Russia’s Federal Security Service (FSB) wants to gain maximum control over the information on the internet.
This was reported today by Kommersant newspaper, which obtained access to a letter of VimpelCom (Russian telecom operator), aimed at the Ministry of Communications. In the letter, the operator gives a number of comments on the draft ministerial order on investigative activities on the internet.
Direct access to traffic
In accordance with the draft order of the Ministry of Communications, from July 1, 2014 all internet providers are required to install network equipment for recording and storing internet traffic for minimum 12 hours, and the security forces will have direct access to these records. Phone numbers, IP-addresses, account names and emails of social network users will be under control.
Telecom operators argue that certain provisions of the draft order are unconstitutional as they presume data collection and storage prior to court ruling. In particular, the letter, signed by the director of VimpelCom’s department of Analytical Support interaction with public authorities Alexei Rokotyan, said that several provisions of the order violate rights guaranteed by Articles 23, 24 and 45 of the Russian Constitution. In addition, VimpelCom claims the draft order “is contrary to Article 8 of the Federal Law On investigative activities”.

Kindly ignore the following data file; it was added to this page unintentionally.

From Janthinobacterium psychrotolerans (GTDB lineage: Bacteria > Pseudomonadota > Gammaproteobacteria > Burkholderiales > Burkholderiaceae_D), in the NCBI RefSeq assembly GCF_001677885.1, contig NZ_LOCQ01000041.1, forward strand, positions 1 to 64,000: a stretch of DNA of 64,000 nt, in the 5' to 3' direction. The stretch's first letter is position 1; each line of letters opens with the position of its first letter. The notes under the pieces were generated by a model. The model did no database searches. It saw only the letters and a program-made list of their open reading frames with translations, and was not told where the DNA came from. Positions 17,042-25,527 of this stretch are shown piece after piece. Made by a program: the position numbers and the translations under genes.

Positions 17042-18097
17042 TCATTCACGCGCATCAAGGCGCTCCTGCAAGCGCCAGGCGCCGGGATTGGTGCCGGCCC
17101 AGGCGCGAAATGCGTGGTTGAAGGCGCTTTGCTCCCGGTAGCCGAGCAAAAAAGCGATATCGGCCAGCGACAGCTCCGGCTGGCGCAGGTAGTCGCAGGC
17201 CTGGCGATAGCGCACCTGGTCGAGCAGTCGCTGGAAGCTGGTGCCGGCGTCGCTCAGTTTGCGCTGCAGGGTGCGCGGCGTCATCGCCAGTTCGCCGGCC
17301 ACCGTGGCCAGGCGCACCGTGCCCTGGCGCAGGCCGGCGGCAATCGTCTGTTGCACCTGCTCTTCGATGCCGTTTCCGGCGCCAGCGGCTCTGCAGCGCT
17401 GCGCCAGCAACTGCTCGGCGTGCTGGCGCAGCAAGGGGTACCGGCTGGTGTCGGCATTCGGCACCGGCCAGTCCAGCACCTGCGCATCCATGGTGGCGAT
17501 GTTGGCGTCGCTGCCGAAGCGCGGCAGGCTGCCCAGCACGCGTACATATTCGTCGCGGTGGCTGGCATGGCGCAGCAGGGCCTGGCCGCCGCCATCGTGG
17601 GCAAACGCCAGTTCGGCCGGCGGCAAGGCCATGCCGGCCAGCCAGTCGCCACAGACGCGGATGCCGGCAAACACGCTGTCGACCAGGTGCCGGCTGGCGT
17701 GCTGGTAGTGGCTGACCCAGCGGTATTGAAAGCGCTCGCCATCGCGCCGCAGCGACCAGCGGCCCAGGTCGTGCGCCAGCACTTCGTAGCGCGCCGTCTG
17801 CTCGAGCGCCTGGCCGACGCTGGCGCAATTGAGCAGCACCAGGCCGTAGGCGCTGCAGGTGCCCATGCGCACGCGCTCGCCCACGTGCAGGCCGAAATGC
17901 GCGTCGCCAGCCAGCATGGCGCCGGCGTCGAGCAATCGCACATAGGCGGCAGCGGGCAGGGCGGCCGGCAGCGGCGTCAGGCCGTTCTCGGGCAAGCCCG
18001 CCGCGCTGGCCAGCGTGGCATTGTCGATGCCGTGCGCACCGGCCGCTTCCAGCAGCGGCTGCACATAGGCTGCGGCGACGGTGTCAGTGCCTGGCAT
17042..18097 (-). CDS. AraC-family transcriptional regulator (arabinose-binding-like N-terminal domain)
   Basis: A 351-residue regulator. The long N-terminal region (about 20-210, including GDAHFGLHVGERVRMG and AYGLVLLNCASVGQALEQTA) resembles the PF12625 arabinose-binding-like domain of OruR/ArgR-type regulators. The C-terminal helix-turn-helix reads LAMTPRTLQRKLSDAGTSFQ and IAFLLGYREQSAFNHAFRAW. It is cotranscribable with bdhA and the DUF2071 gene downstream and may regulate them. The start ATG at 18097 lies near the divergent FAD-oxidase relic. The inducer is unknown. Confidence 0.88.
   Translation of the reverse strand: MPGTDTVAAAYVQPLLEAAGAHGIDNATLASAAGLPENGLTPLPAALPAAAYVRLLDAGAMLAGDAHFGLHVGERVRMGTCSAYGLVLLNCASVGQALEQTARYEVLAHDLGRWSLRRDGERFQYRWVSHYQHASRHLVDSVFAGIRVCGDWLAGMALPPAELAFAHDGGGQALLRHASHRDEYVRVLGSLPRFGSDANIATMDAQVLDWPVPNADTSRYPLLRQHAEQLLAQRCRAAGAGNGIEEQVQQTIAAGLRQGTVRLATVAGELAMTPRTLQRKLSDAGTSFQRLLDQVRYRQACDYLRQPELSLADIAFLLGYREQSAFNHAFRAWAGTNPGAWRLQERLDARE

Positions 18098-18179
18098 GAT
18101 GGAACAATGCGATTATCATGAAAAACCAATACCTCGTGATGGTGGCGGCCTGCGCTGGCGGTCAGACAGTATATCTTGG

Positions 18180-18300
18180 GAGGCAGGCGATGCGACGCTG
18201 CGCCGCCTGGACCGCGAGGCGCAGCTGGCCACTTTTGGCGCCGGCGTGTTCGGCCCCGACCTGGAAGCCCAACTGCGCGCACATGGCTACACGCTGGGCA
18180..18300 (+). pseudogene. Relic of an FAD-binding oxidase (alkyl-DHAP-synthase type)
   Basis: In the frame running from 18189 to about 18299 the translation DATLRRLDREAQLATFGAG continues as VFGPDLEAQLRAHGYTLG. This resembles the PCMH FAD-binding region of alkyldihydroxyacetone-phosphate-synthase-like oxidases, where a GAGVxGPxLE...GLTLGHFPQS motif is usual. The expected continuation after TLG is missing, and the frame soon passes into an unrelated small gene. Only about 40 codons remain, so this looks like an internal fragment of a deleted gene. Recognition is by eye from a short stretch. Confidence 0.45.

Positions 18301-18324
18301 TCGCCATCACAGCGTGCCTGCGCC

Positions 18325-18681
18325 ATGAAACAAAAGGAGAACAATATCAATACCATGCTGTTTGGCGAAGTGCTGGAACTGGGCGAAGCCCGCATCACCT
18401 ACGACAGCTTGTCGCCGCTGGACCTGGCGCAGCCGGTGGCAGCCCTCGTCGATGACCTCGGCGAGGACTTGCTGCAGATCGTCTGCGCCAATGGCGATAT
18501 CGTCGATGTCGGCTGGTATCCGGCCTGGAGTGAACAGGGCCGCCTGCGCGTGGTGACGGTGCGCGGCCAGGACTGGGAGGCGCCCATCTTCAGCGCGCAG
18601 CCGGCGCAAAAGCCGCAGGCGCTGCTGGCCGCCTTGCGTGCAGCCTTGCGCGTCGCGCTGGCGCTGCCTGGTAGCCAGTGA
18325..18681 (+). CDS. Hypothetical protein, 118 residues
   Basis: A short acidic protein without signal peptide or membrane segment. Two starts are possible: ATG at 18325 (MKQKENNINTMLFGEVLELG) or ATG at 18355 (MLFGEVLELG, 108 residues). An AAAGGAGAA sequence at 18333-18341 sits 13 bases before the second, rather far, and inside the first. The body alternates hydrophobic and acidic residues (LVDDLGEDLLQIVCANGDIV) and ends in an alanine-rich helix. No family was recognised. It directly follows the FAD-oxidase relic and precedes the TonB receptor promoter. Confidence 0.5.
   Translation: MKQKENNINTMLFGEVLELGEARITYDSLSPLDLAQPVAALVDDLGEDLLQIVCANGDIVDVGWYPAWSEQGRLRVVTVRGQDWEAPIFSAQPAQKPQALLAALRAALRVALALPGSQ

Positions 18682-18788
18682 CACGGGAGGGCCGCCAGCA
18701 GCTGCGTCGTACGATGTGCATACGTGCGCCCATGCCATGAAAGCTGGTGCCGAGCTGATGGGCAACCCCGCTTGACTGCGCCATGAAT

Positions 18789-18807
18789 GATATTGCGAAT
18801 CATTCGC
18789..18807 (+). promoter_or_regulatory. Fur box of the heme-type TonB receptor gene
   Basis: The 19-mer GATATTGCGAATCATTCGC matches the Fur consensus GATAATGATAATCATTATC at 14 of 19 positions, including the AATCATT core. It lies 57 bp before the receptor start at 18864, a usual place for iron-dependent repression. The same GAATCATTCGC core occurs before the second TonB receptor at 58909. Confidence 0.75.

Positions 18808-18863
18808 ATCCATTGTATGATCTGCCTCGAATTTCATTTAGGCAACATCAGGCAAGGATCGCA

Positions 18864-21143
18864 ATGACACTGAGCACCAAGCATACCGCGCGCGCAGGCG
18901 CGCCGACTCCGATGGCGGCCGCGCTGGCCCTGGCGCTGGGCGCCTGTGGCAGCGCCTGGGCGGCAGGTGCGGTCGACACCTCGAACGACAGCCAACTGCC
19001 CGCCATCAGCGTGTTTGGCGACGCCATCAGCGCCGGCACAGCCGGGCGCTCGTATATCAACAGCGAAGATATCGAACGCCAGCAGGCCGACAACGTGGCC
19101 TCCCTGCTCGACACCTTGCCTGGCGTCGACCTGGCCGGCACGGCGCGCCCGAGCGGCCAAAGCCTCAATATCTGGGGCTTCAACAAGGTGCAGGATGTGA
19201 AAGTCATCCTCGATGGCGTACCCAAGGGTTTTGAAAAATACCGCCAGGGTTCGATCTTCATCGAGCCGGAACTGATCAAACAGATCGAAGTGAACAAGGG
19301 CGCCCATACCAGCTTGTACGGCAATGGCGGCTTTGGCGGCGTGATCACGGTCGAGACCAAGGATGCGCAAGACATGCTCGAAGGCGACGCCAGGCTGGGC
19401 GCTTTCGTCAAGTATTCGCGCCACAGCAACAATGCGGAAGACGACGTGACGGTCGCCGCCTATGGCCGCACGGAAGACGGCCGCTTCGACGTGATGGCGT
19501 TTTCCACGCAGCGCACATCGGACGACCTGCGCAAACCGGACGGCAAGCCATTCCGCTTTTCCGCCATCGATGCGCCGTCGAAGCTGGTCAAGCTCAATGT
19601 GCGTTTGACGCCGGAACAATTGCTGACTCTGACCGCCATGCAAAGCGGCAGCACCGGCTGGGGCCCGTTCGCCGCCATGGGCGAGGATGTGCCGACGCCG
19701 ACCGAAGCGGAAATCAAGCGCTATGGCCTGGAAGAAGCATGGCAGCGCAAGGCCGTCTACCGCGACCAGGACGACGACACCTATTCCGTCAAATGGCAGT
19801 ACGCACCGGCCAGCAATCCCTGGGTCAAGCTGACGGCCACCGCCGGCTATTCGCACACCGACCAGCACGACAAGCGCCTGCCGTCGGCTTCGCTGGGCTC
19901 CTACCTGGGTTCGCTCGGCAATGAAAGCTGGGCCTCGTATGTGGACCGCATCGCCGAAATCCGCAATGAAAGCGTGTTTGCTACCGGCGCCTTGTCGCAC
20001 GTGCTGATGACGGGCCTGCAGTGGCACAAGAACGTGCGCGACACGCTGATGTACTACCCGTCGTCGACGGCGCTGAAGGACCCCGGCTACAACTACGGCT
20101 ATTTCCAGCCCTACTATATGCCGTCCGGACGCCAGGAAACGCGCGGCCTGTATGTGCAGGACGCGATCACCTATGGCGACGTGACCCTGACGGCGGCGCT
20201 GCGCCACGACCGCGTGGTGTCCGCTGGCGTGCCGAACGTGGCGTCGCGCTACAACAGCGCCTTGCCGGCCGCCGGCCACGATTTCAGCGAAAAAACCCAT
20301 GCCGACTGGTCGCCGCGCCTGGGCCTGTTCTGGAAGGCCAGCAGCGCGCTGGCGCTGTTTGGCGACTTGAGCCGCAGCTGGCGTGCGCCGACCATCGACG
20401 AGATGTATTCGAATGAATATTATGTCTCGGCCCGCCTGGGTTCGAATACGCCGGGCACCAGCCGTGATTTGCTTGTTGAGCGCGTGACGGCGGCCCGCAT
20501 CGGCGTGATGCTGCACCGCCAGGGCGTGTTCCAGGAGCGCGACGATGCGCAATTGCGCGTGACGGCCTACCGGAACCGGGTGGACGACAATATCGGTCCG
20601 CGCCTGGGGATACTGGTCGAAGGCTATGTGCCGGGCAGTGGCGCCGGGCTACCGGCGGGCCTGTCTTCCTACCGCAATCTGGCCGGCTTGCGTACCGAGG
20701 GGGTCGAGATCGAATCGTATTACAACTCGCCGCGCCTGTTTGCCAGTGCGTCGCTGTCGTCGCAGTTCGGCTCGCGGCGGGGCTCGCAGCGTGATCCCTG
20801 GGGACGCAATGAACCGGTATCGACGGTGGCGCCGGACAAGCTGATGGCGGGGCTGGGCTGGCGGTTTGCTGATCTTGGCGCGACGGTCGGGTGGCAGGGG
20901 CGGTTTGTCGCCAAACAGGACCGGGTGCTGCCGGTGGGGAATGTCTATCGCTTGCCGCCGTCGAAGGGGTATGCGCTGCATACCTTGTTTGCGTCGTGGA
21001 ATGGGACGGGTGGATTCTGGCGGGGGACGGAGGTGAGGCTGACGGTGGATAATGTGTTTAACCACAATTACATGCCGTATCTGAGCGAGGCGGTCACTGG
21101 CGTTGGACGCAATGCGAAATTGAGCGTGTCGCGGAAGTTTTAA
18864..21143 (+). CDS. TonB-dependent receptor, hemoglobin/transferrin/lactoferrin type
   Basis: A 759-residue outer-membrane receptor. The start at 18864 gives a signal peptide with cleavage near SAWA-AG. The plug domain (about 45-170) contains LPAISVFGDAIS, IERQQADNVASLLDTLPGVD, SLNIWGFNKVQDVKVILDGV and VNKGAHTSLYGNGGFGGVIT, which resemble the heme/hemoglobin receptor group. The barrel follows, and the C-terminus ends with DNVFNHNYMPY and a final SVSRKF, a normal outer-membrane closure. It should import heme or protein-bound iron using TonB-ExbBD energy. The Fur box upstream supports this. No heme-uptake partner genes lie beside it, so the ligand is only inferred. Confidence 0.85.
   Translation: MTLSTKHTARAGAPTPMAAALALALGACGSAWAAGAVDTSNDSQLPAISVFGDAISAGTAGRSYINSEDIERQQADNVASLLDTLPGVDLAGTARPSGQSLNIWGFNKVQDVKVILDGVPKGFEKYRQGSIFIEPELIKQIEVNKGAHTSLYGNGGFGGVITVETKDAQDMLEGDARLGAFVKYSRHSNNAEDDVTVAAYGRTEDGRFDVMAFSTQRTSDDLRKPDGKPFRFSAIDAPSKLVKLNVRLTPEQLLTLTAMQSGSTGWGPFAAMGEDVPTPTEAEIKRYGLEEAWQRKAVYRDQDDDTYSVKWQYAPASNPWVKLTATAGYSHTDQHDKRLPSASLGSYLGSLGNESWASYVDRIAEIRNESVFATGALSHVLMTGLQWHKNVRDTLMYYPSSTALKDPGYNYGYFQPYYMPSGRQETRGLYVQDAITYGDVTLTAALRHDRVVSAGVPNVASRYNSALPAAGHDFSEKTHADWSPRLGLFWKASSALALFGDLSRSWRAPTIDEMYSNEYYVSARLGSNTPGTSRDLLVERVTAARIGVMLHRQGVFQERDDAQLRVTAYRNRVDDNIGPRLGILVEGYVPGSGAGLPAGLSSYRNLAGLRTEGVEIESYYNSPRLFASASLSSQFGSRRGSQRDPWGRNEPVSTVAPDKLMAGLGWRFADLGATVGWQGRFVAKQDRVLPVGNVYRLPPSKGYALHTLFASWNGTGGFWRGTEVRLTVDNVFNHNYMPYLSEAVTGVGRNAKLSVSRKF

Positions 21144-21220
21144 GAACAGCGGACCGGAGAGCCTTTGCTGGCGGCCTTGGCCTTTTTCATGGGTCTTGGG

The draft order of the Ministry of Communications has recently been pre-agreed with the FSB, two telecom sources told the publication and Rostelecom manager confirmed. Now the document should be registered with the Ministry of Justice and is expected to come into force before the end of the year.
FSB and anonymizers
Earlier, media reported that the FSB proposed to block access from Runet to anonymous (proxy) servers and software that encrypt user data. Izvestia newspaper claimed that the draft bill was being made by personal order of FSB head Alexander Bortnikov.
Member of State Duma Committee on information policy, information technologies and communications Robert Shlegel commented on the initiative. In his view, security services need a legal route to effectively combat cyber crimes; however, this should not affect common web users.
The FSB itself denied the fact of preparing such a draft bill. The FSB head says the internet remains a source of extremist ideas, and the countermeasures to this philosophy are not enough.